Moms, we have the most influence

image of a mom with her daughters 

Whether we are single moms, full-time working moms, stay-at-home moms, mothers to many or a few; we have the most influence in our children’s lives. 

We are the primary role models and educators in teaching their values concerning food and establishing their eating habits.

We set the stage for planning meals and creating holiday food traditions. 

Women are the primary food industry consumers who stock the refrigerators and pantries of America.  We purchase over 90% of the groceries in the United States.1 

At the end of the day, when it’s all said and done, it’s what little Johnny repeatedly sees when he opens the refrigerator and cupboards at home that’s going to have the most influence on his food values and health.


It would be ideal if every pediatrician would instruct their young patients about the health promoting benefits of nutritarian eating.  It would be beneficial if every daycare, school and church would educate children about the life-damaging effects of eating for disease.  It would be wonderful if every youth activity, from nursery to college, could teach the importance of eating nutrient dense foods for developing bodies. 

Reality is, moms, we purchase the food and set the example.  We are the primary educators and role models that will have the most influence in establishing our children’s long term eating habits and health.

“The key to raising a healthy family is not letting unhealthy food choices enter the house. Because when they do, the kids will seek them out, like flies to honey and fill their caloric requirements with junk; crowding out anything health supporting. (Wheat flour listed as a first ingredient means it is junk food. It must be ‘whole wheat flour.’)”  -Dr. Fuhrman

Are we teaching, by our example and purchases, to eat for disease or to eat for health?


Reference:  1. Too Busy to Shop; Marketing to “Multi-Minding” Women  by Kelly Murray Skoloda  

Food Addiction and the Holidays

Christmas candles 

Amongst the warm fuzzy feeling of Christmas lights, tinsel and a perfectly decorated tree, let’s take a moment to have a gut level, reality check about food addiction.

In our culture we tend to “categorize” addictions by the priority we place upon them. 

We have programs in public schools to teach students to say no to drugs.

We encourage teens not to smoke or drink.  We’ve even established laws to prevent them from purchasing the destructive items. 

As a nation, we’ve put a high priority on educating the culture about the life controlling power and damaging effects of drug, alcohol and cigarette addiction.  We’ve heard the stories.  We’ve seen the graphic images.  We’ve developed special care for crack and fetal alcohol syndrome babies.  We’ve even put Surgeon’s General Warning labels on packs of cigarettes.   

We understand the concept that once an individual makes the decision to stop nicotine addiction, there’s no going back to smoking just one cigarette.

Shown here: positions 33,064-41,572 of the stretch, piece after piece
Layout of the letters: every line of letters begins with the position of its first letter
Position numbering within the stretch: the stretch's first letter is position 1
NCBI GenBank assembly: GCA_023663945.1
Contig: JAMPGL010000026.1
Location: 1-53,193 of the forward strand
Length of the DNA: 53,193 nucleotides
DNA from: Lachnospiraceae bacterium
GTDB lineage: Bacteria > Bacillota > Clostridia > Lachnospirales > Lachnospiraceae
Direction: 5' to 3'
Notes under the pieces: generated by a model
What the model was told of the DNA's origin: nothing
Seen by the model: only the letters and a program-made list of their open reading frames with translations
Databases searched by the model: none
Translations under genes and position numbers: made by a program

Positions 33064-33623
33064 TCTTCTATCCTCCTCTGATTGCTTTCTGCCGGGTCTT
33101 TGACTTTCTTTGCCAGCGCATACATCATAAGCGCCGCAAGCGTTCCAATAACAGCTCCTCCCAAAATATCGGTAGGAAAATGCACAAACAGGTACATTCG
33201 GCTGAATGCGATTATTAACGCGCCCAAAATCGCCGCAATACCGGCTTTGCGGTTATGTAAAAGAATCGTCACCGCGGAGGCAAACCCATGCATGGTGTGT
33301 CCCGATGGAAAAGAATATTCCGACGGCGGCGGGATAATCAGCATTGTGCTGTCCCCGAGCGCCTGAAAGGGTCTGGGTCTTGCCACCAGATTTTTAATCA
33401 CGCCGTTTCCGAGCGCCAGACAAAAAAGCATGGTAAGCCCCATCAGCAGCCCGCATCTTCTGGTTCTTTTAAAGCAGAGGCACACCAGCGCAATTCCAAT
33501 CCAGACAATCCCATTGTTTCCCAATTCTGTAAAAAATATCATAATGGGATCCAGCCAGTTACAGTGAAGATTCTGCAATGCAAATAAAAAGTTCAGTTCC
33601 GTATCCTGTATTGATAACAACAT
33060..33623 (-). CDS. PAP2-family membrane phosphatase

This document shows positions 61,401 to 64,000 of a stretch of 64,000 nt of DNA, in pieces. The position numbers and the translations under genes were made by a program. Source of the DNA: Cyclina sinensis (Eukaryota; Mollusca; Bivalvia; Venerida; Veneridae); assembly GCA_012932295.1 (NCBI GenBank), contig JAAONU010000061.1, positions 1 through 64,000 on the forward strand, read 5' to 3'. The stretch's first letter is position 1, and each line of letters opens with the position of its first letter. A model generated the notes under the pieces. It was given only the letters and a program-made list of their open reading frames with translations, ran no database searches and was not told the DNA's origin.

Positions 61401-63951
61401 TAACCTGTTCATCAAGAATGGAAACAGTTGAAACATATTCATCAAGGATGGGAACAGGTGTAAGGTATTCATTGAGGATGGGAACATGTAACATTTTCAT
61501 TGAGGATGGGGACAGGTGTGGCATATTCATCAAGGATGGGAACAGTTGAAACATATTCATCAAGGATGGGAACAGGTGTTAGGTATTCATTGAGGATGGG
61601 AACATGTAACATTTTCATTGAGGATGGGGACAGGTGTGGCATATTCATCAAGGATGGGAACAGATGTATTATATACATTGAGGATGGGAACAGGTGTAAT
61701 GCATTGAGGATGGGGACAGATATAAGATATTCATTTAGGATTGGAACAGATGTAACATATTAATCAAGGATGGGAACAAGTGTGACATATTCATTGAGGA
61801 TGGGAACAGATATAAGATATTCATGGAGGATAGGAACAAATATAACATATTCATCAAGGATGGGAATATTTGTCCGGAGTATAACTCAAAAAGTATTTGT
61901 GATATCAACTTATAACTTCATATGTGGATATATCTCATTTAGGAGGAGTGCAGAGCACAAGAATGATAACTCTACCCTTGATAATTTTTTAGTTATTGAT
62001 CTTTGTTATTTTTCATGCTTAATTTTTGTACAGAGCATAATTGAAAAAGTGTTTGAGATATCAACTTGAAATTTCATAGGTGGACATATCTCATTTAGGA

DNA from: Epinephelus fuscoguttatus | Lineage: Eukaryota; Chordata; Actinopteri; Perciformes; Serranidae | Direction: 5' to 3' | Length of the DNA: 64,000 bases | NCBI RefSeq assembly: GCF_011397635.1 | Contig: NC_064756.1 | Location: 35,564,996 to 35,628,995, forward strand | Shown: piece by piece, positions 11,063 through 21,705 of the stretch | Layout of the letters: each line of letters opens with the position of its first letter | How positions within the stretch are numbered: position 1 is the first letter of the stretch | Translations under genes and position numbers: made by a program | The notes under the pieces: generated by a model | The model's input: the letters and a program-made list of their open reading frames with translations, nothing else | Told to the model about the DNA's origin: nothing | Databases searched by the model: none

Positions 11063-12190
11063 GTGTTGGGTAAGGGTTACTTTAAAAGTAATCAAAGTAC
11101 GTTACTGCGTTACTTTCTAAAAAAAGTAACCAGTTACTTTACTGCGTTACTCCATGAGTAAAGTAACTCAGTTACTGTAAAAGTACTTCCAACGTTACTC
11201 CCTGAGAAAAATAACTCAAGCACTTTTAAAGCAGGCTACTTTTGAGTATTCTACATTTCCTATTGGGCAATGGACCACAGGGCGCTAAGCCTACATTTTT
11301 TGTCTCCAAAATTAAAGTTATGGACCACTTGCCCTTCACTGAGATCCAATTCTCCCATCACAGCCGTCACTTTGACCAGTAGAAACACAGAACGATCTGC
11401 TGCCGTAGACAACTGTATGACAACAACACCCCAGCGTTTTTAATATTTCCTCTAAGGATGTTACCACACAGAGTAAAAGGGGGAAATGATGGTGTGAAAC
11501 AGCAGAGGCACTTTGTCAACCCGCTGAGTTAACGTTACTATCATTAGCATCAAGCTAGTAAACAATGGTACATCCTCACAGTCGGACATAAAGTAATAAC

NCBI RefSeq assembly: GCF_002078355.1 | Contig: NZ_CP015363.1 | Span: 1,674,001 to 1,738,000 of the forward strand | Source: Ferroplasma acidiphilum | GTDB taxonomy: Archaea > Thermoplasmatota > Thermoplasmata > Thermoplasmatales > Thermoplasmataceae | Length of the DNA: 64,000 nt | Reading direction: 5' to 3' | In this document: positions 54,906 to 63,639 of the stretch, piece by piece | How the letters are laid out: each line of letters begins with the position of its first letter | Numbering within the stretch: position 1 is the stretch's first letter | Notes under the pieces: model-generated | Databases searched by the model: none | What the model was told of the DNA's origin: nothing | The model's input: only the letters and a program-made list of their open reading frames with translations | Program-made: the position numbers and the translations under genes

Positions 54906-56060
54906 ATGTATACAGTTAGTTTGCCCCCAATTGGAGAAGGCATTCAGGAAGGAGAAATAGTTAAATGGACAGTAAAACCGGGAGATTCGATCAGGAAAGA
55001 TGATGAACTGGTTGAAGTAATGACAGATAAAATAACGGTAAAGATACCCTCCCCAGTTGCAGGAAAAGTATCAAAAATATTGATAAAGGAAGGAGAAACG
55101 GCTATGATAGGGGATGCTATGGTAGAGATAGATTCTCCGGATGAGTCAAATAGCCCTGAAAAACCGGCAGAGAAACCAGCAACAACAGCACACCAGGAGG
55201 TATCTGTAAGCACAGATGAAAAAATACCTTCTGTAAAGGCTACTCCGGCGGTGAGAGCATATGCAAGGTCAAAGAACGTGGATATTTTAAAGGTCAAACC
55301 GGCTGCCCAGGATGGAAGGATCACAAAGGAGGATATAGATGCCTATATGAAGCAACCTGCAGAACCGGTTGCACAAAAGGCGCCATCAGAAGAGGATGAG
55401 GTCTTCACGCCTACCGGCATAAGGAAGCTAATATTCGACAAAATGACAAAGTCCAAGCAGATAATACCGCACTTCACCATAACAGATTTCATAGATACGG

We understand the dangers of a recovering alcoholic having that innocent sip of wine at a cocktail party.

We wouldn’t think of putting a recovering drug addict back on the streets to sell cocaine.

                                              drug addict

Unfortunately, as a nation, we’ve put a low, almost non-existent, priority on the life damaging effects of food addiction.  We think nothing of grooming the taste buds of children for a lifetime of addiction to salty fries, donuts and Big Macs.  We think nothing of celebrating the holidays with a month-long food binge. 

Just because Christmas cookies, fudge and cheese balls don’t have a Surgeon’s General Warning label on them, doesn’t mean they’re safe to put into the body.

Food addiction is serious stuff.  Because it’s both psychological and physiological, for many, it only takes one bite to unravel weeks and perhaps months of nutritarian progress.  For most, it's unwise to enter the traditional, holiday feasting arena; even an occasional detour.       

If you are caught in a situation this holiday season where food choices are life threatening to your commitment to health, are you prepared to JUST SAY NO?  (You will not die if you have to wait until you get home to eat.  Better yet, keep apples and almonds stocked in your car for those emergencies.)

Are you intentionally planning and preparing your own health-promoting food to take with you when you attend a holiday party?

Be proactive.  Don’t allow the month of celebrations unravel your commitment to optimal health.

Diabetes is serious.  Heart attacks and strokes are real. 

Food addiction kills.  It strangles the very life out of a person; destroying health and ruining precious relationships. 

If food addiction isn’t taken seriously, repeated compromises will lead to addictive necessity.  Guaranteed. 

It’s important for each of us to know our limitations, establish clear boundaries and live within them.

That is where freedom abounds; and freedom is where health abounds.  

Freedom to all this holiday season!


Be honest, do you take food addiction seriously?  Do you have clear boundaries established this holiday season, and if so, what are they? 


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